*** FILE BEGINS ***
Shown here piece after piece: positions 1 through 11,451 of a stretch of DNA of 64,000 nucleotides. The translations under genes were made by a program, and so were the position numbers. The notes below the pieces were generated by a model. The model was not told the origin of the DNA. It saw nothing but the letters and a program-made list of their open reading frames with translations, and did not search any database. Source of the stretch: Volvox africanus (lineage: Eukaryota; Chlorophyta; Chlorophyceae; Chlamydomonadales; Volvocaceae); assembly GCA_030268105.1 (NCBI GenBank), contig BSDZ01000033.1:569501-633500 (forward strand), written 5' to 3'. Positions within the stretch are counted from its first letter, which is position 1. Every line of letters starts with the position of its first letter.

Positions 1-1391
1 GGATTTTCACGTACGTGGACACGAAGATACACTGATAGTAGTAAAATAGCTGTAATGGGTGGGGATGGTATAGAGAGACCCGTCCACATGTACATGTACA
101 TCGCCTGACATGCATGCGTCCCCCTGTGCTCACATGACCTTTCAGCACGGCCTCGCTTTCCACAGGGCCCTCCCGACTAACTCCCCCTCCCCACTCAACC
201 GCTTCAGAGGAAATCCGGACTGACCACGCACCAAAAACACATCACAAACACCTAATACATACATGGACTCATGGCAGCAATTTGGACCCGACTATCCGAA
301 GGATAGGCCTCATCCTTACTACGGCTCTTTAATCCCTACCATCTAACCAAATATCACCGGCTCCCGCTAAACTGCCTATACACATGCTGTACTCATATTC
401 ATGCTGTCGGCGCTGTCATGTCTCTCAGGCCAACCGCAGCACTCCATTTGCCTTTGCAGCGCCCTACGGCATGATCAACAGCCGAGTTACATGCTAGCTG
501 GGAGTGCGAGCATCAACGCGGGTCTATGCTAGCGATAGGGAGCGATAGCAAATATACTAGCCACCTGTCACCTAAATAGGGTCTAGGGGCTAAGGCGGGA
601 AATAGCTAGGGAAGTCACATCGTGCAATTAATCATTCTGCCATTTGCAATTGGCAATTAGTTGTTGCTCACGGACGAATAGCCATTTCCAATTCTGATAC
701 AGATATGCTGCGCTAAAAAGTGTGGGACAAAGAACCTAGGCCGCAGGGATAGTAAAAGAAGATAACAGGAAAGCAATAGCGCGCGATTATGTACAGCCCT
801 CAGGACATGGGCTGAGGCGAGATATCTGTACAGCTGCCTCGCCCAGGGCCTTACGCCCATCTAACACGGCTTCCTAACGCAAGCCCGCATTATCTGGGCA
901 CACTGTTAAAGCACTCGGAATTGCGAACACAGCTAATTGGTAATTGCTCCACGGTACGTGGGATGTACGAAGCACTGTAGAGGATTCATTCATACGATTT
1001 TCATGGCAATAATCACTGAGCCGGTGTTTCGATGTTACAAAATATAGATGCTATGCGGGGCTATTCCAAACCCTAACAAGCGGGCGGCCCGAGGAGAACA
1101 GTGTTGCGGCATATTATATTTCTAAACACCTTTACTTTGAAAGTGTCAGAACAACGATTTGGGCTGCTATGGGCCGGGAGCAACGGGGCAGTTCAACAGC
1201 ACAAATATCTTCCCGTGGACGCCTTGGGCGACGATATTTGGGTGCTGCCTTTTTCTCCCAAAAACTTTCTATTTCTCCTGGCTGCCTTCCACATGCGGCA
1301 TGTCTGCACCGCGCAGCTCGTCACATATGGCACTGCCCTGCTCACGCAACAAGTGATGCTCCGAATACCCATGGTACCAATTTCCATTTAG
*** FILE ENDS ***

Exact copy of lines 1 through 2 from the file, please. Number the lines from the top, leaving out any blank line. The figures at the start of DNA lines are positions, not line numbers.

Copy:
Shown here piece after piece: positions 1 through 11,451 of a stretch of DNA of 64,000 nucleotides. The translations under genes were made by a program, and so were the position numbers. The notes below the pieces were generated by a model. The model was not told the origin of the DNA. It saw nothing but the letters and a program-made list of their open reading frames with translations, and did not search any database. Source of the stretch: Volvox africanus (lineage: Eukaryota; Chlorophyta; Chlorophyceae; Chlamydomonadales; Volvocaceae); assembly GCA_030268105.1 (NCBI GenBank), contig BSDZ01000033.1:569501-633500 (forward strand), written 5' to 3'. Positions within the stretch are counted from its first letter, which is position 1. Every line of letters starts with the position of its first letter.

Positions 1-1391